Robin Bernstein is the Dillon Professor of American History and professor of African and African American Studies and of studies of Women, Gender, and Sexuality at Harvard University. She is the author of the multi-award-winning book Racial Innocence: Performing American Childhood from Slavery to Civil Rights (2011). Bernstein co-edits the book series Performance and American Cultures for New York University Press.

Keziah Clarke is a graduate of Harvard College, class of 2020, concentrating in History and Literature with a citation in Arabic.

Matthew Fox-Amato is assistant professor of History at the University of Idaho. He is the author of Exposing Slavery: Photography, Human Bondage, and the Birth of Modern Visual Politics in America (2019), which was a finalist for two awards: the Gilder Lehrman Lincoln Prize and the Association of American Publishers PROSE Award. He received a B.A. from Harvard and a Ph.D. in history, with a certificate in Visual Studies, from the University of Southern California.

Henry Louis Gates, Jr., is the Alphonse Fletcher University Professor and director of the Hutchins Center for African and African American Research at Harvard University. An Emmy Award–winning filmmaker, literary scholar, journalist, cultural critic, and institution builder, Gates has authored or co-authored twenty-four books, including Stony the Road: Reconstruction, White Supremacy, and the Rise of Jim Crow (2019). Among his twenty-one documentary films are Black in Latin America (2011), The African Americans: Many Rivers to Cross (2013), Black America since MLK: And Still I Rise (2016), Africa’s Great Civilizations (2017), Reconstruction: America after the Civil War (2019–), and the popular genealogy series Finding Your Roots, now in its sixth season on PBS. The recipient of fifty-five honorary degrees, Gates was a member of the first class awarded “genius grants” by the MacArthur Foundation in 1981, and in 1998 he became the first African American scholar to be awarded the National Humanities Medal.

Harlan Greene is currently Scholar in Residence at Addlestone Library at the College of Charleston, where he previously served as head of special collections, and as manager of reference and archival services at the college’s Avery Research Center for African American History and Culture. He was previously archivist and assistant director of the South Carolina Historical Society and director of the North Carolina Preservation Consortium. He is a prize-winning novelist and the author of numerous books and articles on the culture and history of the South Carolina low country. Some of his works include Mr. Skylark: John Bennett and the Charleston Renaissance (2001); The Damned Don’t Cry, They Just Disappear: The Life and Works of Harry Hervey (2017); and Slave Badges and the Slave Hire System of Charleston, South Carolina, 1783–1865, with Harry S. Hutchins, Jr., and Brian E. Hutchins (2003).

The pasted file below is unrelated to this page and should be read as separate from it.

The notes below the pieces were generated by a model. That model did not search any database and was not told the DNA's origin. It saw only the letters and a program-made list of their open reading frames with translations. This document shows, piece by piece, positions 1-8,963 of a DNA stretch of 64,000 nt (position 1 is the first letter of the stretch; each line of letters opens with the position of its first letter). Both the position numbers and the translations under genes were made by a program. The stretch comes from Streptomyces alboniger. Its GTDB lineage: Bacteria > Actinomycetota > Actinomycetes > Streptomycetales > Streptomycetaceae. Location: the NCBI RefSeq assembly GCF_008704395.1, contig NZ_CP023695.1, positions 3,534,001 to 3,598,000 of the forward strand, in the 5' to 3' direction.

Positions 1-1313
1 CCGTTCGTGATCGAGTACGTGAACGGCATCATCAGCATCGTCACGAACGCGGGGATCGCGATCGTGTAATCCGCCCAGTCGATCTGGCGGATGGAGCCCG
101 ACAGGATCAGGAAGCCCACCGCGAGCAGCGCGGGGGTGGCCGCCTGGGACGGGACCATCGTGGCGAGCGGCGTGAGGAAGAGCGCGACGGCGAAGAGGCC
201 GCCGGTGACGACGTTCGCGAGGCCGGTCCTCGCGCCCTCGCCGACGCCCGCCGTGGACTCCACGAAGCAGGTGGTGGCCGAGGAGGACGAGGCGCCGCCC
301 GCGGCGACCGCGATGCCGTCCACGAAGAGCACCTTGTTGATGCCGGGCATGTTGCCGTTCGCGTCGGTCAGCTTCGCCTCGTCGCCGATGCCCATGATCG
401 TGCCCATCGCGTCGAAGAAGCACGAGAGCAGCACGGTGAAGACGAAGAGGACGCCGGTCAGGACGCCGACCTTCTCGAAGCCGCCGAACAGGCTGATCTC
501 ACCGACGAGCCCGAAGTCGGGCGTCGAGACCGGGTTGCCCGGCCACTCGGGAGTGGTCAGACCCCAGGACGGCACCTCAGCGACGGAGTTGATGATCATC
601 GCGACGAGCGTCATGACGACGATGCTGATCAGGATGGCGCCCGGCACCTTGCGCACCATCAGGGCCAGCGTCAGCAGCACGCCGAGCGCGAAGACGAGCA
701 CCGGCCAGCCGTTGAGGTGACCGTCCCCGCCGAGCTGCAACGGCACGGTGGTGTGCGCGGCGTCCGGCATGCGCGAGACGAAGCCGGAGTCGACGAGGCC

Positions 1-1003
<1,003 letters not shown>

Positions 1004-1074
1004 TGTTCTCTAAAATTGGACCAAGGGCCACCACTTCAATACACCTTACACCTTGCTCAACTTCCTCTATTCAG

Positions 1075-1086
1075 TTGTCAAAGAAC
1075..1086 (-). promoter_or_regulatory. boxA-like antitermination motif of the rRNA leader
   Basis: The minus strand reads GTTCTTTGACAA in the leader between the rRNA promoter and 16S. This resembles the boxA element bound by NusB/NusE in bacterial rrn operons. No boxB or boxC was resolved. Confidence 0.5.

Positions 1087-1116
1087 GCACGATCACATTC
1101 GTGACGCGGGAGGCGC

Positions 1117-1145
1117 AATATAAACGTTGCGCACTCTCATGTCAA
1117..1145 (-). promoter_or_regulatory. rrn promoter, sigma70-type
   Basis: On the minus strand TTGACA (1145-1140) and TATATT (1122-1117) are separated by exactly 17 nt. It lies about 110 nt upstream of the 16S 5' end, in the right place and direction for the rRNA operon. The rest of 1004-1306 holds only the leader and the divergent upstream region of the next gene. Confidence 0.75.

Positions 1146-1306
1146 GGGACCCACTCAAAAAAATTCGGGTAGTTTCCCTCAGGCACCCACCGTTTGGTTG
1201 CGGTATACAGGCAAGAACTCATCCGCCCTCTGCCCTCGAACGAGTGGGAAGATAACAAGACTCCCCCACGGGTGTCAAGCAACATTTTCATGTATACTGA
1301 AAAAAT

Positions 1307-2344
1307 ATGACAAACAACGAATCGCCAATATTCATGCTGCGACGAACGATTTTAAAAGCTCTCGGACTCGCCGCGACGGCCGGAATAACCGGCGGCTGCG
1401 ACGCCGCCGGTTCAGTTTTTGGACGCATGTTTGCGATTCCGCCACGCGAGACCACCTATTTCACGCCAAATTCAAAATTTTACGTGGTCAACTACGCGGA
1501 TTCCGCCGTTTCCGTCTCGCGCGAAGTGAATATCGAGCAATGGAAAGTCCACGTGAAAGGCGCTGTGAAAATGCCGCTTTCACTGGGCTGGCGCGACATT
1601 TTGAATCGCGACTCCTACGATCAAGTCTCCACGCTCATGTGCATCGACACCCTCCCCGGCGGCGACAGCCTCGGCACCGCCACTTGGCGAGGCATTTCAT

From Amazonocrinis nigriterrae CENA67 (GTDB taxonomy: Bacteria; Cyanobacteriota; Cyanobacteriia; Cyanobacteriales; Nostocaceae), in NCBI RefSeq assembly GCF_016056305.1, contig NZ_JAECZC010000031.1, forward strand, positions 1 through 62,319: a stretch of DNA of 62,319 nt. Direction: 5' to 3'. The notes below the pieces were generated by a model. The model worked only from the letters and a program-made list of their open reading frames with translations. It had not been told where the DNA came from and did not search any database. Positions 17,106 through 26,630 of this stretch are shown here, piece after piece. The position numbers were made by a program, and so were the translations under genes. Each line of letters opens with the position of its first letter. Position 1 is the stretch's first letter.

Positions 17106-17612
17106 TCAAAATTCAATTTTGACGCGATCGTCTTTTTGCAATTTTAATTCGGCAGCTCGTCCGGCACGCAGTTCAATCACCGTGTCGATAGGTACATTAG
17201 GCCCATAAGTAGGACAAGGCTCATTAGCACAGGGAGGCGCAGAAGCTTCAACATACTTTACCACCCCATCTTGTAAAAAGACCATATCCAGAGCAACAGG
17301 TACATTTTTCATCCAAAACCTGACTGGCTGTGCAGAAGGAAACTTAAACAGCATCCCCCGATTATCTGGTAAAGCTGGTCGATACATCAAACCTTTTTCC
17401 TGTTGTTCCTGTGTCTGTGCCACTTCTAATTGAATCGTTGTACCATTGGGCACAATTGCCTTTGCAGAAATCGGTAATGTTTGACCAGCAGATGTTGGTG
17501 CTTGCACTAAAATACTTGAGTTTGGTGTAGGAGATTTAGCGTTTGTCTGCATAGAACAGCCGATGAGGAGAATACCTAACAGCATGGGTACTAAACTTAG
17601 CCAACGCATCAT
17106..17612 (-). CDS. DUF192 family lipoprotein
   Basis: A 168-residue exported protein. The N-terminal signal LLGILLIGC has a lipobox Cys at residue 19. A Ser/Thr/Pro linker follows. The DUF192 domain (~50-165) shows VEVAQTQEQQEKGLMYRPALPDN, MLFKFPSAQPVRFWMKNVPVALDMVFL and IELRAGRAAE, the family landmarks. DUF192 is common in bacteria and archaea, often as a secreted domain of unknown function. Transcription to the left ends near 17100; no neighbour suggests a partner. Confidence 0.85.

Gregg Hecimovich is professor and chair of the Department of English at Furman University in Greenville, South Carolina. From 2014 to 2015, Hecimovich was a Sheila Biddle Ford Foundation Fellow at the W. E. B. Du Bois Institute at Harvard University. From 2015 to 2016, he served as the Josephus Daniels Fellow at the National Humanities Center in Research Triangle Park, North Carolina, and was a Public Scholar Fellow appointed by the National Endowment for the Humanities. The author of four books, including Puzzling the Reader: Riddles in Nineteenth-Century British Literature (2008), he is currently working on The Life and Times of Hannah Crafts: The True Story of the Bondwoman’s Narrative and a separate monograph based on the material that appears in his chapter in this volume.

Evelyn Brooks Higginbotham is the Victor S. Thomas Professor of History and of African and African American Studies at Harvard University. A pioneering scholar in African American women’s history, she is known for coining and theorizing the “politics of respectability” in her prizewinning book Righteous Discontent: The Women’s Movement in the Black Baptist Church 1880–1920 (1993), and she is co-editor, with Henry Louis Gates, Jr., of the African American National Biography (2013). Higginbotham thoroughly revised and rewrote the ninth edition of the classic African American history survey From Slavery to Freedom (2010), which was first published by John Hope Franklin in 1947. She has now authored the tenth edition for publication in 2020. The recipient of numerous awards and honors, she received the National Humanities Medal from President Barack Obama in 2015 for “illuminating the African American journey.”